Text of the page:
Sham Say, the Maryland-bred and -based 3-year-old filly who is undefeated in seven starts, was sold yesterday for $2 million, the most ever paid for a locally based thoroughbred sold privately.

Cornelius N. Ray, a Kentucky boat manufacturer who owns Evergreen Farm, purchased Sham Say from real estate developer Eugene Ford Sr. and Zelma Morrison, both of Bethesda. Sham Say is scheduled to be shipped this morning from Laurel to trainer William (Winkie) Cocks' stable at Aqueduct in New York.

Ford and Morrison originally paid $24,000 for Sham Say, a gray daughter of Oh Say, out of Sham Bee. She was selected as a yearling by their trainer, Bernie Bond.

"At the time," Bond said, "I thought that was too much."

But after only one race, he had cause for reassessment. Sham Say easily won her debut as a 2-year-old, then defeated archrival Thirty Eight Go Go in the Smart Angle Stakes, her first of six successive stakes triumphs. She proceeded to amass $225,592 in earnings; with yesterday's sale, Ford and Morrison -- who had equal partnership -- realized nearly a hundredfold return on their investment. Bond will receive $200,000 from the sale, according to sources.

"I have mixed emotions," Bond said. "I love her, but I recognize a good business deal when it comes along, too."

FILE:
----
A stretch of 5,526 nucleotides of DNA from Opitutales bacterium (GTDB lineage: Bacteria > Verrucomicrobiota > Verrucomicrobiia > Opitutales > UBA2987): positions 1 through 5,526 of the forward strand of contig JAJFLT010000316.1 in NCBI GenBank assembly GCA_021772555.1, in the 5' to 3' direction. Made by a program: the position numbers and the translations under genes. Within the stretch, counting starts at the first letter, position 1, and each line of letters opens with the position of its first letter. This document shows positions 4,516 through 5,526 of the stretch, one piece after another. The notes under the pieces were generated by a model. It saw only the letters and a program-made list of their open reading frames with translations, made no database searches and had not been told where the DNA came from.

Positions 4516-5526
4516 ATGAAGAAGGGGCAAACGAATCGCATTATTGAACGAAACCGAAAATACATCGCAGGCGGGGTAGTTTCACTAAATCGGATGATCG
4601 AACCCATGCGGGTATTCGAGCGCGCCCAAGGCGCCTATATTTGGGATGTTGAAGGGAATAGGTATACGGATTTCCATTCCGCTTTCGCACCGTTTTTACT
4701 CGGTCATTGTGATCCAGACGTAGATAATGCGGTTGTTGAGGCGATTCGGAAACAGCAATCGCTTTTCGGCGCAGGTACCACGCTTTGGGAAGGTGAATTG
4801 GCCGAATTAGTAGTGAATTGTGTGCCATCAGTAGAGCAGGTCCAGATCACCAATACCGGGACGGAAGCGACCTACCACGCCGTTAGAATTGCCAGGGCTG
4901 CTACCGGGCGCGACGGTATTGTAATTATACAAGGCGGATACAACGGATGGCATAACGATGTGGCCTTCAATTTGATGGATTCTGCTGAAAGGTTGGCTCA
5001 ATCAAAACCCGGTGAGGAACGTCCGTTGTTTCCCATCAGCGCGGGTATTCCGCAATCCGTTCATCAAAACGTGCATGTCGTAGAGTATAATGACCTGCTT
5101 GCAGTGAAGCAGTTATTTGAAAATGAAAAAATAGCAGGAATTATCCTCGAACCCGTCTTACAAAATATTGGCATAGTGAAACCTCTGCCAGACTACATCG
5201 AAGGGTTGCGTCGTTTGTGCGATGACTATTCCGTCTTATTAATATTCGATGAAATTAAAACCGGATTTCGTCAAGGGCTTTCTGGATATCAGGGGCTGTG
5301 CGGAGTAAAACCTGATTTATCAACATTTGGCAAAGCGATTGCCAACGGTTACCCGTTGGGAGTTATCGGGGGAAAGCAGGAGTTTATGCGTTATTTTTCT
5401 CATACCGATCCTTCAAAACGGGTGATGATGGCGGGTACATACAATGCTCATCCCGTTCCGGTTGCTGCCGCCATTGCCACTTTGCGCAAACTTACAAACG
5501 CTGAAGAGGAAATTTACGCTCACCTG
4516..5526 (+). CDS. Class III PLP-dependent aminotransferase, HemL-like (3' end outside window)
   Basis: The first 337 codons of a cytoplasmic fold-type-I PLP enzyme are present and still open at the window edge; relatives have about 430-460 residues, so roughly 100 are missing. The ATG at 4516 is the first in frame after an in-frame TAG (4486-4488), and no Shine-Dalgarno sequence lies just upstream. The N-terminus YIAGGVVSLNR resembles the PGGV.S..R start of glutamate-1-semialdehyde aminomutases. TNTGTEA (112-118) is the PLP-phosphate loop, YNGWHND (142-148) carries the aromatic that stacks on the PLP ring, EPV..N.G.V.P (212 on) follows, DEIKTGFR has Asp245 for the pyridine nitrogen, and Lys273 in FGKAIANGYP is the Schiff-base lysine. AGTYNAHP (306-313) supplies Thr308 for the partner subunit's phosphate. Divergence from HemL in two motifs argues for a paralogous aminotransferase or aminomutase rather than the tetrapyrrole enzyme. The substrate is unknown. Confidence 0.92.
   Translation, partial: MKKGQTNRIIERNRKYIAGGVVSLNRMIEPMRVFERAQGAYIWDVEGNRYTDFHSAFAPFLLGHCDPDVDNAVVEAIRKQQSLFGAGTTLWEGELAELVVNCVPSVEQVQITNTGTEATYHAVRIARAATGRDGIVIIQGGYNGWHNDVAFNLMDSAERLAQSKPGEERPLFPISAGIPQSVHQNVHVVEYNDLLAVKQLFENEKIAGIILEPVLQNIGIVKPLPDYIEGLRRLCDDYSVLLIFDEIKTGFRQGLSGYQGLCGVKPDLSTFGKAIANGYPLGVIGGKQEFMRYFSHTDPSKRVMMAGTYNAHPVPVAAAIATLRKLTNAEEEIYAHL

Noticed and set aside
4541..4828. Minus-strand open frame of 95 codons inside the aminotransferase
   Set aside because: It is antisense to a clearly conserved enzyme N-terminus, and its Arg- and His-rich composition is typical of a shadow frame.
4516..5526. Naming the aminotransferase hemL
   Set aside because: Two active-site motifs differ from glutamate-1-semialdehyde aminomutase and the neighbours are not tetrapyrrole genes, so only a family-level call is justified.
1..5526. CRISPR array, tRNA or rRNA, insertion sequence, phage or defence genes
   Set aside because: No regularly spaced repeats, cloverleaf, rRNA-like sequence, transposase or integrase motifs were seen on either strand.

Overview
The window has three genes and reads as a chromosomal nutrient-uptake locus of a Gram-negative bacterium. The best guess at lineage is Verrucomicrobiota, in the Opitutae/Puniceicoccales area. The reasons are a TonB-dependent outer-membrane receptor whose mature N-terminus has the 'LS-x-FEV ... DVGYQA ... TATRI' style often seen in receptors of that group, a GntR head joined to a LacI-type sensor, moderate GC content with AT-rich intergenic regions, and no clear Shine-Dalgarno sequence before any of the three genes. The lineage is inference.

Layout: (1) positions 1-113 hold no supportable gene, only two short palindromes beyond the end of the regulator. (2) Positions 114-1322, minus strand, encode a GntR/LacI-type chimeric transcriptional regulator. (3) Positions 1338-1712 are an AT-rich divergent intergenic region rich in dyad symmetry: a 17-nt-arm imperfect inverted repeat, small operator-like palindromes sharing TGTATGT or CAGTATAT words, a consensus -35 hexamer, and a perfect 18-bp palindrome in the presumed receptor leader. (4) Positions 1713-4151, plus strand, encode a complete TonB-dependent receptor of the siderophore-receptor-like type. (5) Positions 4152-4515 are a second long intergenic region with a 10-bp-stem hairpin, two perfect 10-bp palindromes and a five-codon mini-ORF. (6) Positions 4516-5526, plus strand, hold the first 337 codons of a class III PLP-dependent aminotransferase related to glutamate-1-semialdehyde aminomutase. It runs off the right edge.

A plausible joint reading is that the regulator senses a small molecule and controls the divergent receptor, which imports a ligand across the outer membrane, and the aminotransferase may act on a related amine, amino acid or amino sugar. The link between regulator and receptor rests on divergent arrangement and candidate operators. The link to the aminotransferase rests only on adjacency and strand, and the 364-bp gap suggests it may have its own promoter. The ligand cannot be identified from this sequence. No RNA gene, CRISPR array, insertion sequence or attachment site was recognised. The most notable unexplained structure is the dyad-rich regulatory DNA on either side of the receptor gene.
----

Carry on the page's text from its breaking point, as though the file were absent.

Ray, whose Evergreen Farm stands on 405 acres near Paris, Ky., first expressed interest in Sham Say two months ago. He inspected the filly on Sunday, then flew to California, where he could not be reached for comment. A veterinarian examined Sham Say yesterday afternoon, reported her healthy, and the deal was consummated.

"I've never sold a horse before, never even had one claimed," Ford said. "But {Ray} really wanted this horse, and we just couldn't pass up the offer. By selling her, we get a lot of the benefits without assuming the risks associated with keeping a racehorse in action."

Cocks, who operates a stable of about 40, said he considered the price reasonable. "We're trying to build our stable with good horses," he said. "It looks like she's one of the best 3-year-old fillies around anywhere, and they cost money. They don't just give them away."

The deal easily exceeds what was believed the richest private transaction for a Maryland thoroughbred in training, Peter Brant's $840,000 purchase of Jameela in September 1981.

"I know the deal makes good business sense," Bond said. "You can have a champion filly one minute, and a broken-down filly the next. But nevertheless, I don't think I'll be at the barn in the morning when they take her away."